He has composed new works for Gryphon Trio and the Madawaska Quartet. He is currently creating music for Ian Kamau’s live multi-media work Loss. He was host of Radio Music Gallery and has written for Musicworks and I Care if You Listen. His interests are in 20th and 21st century concert music especially postminimalism, and music of the African diaspora.

Meghan Cheng

Meghan Cheng creates artwork in the form of interactive light sculptures, digital media and screen-based work. Her work is data based, in that she takes real world elements such as audio, motion and web API’s and uses that data to drive visual elements. Meghan aims to make digital content that feels tactile and relatable and organic. She uses programs such as TouchDesigner and Unreal Engine to integrate the data with the visual content. Meghan has a master’s in fine arts from York University and a bachelor of music from Berklee College of Music. She has provided immersive installations for MakeRoom x ArtworxTO, InterAccess’ VectorFest and several other concerts and live performances. She has been fortunate enough to receive the Ontario Arts Council Chalmer’s Professional Development grant and the Daniels Artscape Foundation Bursary. Meghan believes in building meaningful relationships with ourselves, each other, and the world around us through shared, imaginative experiences.


Anna Höstman’s compositions seek out tactile encounters with nature while extending into history, memory, and landscape. Her works have been performed throughout Canada and internationally by performers such as Keiko Shichijo, Mira Benjamin, Quatuor Bozzini, Continuum Ensemble, Heather Roche, Thin Edge New Music Collective and Wesley Shen. Toronto pianist Cheryl Duvall’s recently- released album of Anna’s solo piano music Harbour was nominated for a 2021 Juno award. Anna has held artist residencies at the Matralab (Concordia University, Montréal), Artspring (Saltspring Island) and Outvert Artspace (Ísafjörður, Iceland). Her interviews with Canadian composers Linda Catlin Smith, Martin Arnold, Christopher Butterfield, Keiko Devaux and Allison Cameron are published in Tempo, a Quarterly Review of New Music.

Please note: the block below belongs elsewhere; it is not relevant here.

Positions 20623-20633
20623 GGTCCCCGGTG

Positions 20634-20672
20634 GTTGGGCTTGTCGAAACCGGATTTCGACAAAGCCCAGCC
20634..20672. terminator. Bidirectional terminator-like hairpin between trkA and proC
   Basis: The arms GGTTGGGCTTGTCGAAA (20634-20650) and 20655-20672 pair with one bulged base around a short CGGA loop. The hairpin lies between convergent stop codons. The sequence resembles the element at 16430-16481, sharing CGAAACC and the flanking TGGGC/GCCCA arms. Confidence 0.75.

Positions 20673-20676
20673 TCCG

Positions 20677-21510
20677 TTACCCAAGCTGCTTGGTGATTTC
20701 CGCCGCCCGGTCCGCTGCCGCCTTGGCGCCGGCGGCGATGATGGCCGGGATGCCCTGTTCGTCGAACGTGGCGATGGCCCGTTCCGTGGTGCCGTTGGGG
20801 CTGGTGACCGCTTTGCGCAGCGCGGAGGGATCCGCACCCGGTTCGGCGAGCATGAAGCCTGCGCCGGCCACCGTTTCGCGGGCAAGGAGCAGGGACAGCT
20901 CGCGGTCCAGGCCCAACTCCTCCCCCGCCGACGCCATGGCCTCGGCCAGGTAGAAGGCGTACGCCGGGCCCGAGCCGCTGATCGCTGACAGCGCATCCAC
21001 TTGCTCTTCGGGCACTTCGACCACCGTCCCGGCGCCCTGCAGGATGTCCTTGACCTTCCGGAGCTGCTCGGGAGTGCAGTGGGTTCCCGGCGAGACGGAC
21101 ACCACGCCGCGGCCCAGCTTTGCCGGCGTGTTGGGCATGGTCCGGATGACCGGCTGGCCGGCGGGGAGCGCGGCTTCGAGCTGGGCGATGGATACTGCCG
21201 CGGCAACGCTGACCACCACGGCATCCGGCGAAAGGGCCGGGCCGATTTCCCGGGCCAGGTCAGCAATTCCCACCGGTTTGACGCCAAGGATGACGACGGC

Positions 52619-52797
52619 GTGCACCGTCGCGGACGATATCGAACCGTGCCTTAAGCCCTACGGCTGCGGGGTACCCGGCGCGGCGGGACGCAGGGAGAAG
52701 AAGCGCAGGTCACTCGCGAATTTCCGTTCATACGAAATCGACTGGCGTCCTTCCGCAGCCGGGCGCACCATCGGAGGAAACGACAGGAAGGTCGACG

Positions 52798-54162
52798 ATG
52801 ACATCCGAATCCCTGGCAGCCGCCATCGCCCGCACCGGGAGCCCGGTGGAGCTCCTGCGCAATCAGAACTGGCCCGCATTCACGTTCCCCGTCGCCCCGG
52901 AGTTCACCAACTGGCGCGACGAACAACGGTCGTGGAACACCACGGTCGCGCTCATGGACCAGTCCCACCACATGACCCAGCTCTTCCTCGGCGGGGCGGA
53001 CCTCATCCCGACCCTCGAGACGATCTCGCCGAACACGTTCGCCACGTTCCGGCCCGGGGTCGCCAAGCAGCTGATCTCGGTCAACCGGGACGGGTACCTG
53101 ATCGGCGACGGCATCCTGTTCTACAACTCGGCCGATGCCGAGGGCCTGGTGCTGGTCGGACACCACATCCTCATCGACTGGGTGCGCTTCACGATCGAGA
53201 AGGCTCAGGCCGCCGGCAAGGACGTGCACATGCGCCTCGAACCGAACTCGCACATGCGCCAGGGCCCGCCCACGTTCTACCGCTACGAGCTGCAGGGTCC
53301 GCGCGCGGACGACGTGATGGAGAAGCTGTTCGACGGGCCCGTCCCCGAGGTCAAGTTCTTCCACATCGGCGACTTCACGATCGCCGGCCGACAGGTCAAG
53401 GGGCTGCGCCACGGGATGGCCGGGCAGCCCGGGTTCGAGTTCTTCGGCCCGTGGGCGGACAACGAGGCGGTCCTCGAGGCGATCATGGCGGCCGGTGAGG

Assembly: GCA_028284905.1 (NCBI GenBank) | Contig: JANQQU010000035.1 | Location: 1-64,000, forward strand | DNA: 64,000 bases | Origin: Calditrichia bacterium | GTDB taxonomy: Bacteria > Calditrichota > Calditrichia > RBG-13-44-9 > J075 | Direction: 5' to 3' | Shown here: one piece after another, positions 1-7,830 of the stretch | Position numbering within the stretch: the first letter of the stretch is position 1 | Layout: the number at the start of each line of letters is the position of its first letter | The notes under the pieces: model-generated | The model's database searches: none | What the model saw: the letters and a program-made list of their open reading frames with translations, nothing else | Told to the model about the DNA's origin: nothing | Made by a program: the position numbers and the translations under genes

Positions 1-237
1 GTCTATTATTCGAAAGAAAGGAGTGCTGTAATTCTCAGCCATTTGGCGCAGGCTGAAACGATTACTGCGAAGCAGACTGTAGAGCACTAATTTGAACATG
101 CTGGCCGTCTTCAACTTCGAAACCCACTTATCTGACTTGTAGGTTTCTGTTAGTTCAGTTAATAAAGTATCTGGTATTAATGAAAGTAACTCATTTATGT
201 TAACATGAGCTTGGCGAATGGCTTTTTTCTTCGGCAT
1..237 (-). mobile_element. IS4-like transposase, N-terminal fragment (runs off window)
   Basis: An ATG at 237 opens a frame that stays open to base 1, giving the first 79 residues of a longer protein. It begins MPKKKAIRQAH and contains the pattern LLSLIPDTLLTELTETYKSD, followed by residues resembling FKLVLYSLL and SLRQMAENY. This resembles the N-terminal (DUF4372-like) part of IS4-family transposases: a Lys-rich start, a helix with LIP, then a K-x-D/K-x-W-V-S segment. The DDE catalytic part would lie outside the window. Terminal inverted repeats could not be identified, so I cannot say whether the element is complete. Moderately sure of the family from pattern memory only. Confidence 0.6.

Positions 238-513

Recent compositions include Leaf for Katie Rife (vibraphone), Peregrine Felt for Morgan Zentner and Katelin Coleman (English horn and bassoon), Underwater for Balancing on the Edge, Pebbles for Ryan Scott (snare drum) and Woolgathering for Wesley Shen (piano). Her piece For Elza is a part of the Art Gallery of Victoria’s 2022 Reverberations exhibit. Anna lives and teaches on the west coast of Canada. 

 “This unforced yet compelling music, finding its own bearings while negotiating sonic swirls and eddies, brings to my mind Emily Dickinson’s wonderful notion of “rowing in Eden” without chart or compass. Höstman’s … unhurried progress and sensitivity to rays of illumination seem— like Dickinson’s poetry— to be charged with quiet ecstasy. “(Julian Cowley)

Maria Mendes Eduarda martins